#Using the Sunder Compiler

Sunder programs are compiled into executables with sunder-compile.

import "std";

func main() void {
    std::print_line(std::out(), "Hello, world!");
$ sunder-compile -o hello examples/hello.sunder
$ ./hello
Hello, world!

The -o OUT option may be used to specify the name of the output executable. If this option is not provided then the output executable will default to the name a.out.

The intermediate files OUT.tmp.asm, OUT.tmp.c, and OUT.tmp.o (output executable name plus tmp.asm, tmp.c, and tmp.o extensions) are generated during compilation (depending on the chosen SUNDER_BACKEND) and subsequently removed after the output executable has been created. The -k flag will instruct the compiler not to remove these files (useful for debugging).

$ SUNDER_BACKEND=C sunder-compile -k -o hello examples/hello.sunder
$ ls hello*
hello  hello.tmp.c

$ SUNDER_BACKEND=nasm sunder-compile -k -o hello examples/hello.sunder
$ ls hello*
hello  hello.tmp.asm  hello.tmp.o

The following environment variables affect compiler behavior:

  • SUNDER_BACKEND => Selects the backend to be used for object file generation. Currently, SUNDER_BACKEND=C, SUNDER_BACKEND=nasm, and SUNDER_BACKEND=yasm, are supported. If this environment variable is not set, then the default backend is used.
  • SUNDER_SEARCH_PATH => Colon-separated list of directories specifying the module search path for import and embed statements.
  • SUNDER_SYSASM_PATH => Location of the platform specific sys.asm file that defines the program entry point as well as low-level operating system and hardware abstractions when using the NASM backend. If this environment variable is not set, then the default path is used.
  • SUNDER_CC => Selects the C compiler to be used when compiling with the C backend. Currently, SUNDER_CC=clang and SUNDER_CC=gcc are supported. If this environment variable is not set, then the default C compiler is used.
  • SUNDER_CFLAGS => Space-separated list of additional flags passed to the C compiler when compiling with the C backend.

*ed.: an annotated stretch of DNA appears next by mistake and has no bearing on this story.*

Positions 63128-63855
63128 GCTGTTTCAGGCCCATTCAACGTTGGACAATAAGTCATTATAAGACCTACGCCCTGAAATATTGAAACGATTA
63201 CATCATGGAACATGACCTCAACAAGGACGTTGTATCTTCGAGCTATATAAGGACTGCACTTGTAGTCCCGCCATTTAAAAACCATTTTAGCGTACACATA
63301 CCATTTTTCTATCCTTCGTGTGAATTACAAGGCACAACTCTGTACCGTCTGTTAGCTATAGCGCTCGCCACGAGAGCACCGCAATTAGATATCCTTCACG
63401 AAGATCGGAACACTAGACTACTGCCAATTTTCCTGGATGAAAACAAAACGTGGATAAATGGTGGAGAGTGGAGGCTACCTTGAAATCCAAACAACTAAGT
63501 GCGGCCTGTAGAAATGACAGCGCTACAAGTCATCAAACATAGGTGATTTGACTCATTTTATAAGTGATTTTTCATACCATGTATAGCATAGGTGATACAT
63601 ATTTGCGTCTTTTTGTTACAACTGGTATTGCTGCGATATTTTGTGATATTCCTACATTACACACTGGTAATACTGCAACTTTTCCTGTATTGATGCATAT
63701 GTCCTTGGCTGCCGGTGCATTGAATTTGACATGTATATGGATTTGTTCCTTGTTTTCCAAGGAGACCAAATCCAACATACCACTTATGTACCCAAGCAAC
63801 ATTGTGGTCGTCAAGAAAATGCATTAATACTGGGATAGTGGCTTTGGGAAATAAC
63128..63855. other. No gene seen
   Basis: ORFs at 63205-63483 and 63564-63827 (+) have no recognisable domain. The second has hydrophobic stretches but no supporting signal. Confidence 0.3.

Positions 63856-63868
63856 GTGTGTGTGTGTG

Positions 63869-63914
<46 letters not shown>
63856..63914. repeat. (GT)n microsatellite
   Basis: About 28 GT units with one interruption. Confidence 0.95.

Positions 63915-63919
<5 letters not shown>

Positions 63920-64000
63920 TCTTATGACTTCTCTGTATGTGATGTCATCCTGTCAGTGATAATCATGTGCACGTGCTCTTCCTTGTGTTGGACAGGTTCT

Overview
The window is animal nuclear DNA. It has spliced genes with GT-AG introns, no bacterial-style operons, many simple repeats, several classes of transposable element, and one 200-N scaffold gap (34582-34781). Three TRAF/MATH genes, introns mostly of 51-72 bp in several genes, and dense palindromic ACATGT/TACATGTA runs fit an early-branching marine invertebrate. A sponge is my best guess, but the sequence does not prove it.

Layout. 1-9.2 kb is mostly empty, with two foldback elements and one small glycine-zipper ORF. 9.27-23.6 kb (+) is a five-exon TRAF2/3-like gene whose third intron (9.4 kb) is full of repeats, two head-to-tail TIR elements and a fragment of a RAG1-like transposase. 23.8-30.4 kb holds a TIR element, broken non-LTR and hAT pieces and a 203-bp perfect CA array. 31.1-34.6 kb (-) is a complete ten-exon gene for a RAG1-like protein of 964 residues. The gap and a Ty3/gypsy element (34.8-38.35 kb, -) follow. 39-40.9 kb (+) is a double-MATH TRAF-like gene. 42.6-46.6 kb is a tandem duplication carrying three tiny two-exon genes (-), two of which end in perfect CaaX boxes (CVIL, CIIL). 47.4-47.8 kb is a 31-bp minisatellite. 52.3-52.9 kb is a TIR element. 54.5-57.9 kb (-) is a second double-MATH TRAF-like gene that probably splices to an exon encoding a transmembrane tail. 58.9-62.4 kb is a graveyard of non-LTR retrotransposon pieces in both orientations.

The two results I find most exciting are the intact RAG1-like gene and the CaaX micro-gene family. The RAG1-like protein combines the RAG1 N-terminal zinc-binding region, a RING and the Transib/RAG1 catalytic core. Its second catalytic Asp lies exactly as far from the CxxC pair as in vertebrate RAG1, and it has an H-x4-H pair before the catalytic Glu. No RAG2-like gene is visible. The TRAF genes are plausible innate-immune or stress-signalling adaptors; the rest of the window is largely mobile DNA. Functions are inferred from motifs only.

#Using Sunder as a Scripting Language

Sunder can be used for scripting by adding #!/usr/bin/env sunder-run (or equivalent) as the first line of a Sunder source file. If this environment variable is not set, then the default path, $SUNDER_HOME/lib/sys/sys.asm, is used.

#!/usr/bin/env sunder-run
import "std";

func main() void {
    std::print(std::out(), "What is your name?\n> ");

    var result = std::read_line(std::input());
    if result.is_error() {
        std::print_line(std::err(), result.error().*.data);

    var optional = result.value();
    if optional.is_empty() or countof(optional.value()) == 0 {
        std::print_line(std::err(), "unexpected empty input");

    var line = optional.value();
    defer std::slice[[byte]]::delete(line);

    var name = std::ascii::view_trimmed(optional.value());
    std::print_format_line(std::out(), "Nice to meet you {}!", (:[]std::formatter)[std::formatter::init[[typeof(name)]](&name)]);
$ ./examples/greet.sunder
What is your name?
> Alice
Nice to meet you Alice!

#Using Sunder Without Installing

Executing the following commands will create an environment sufficient for Sunder development and experimentation without requiring the Sunder toolchain to be installed.

$ cd /your/path/to/sunder
$ make
$ SUNDER_HOME="$(pwd)"
$ . ./env
$ sunder-run examples/hello.sunder
Hello, world!


Sunder is distributed under the terms of the Apache License (Version 2.0).

See LICENSE for more information.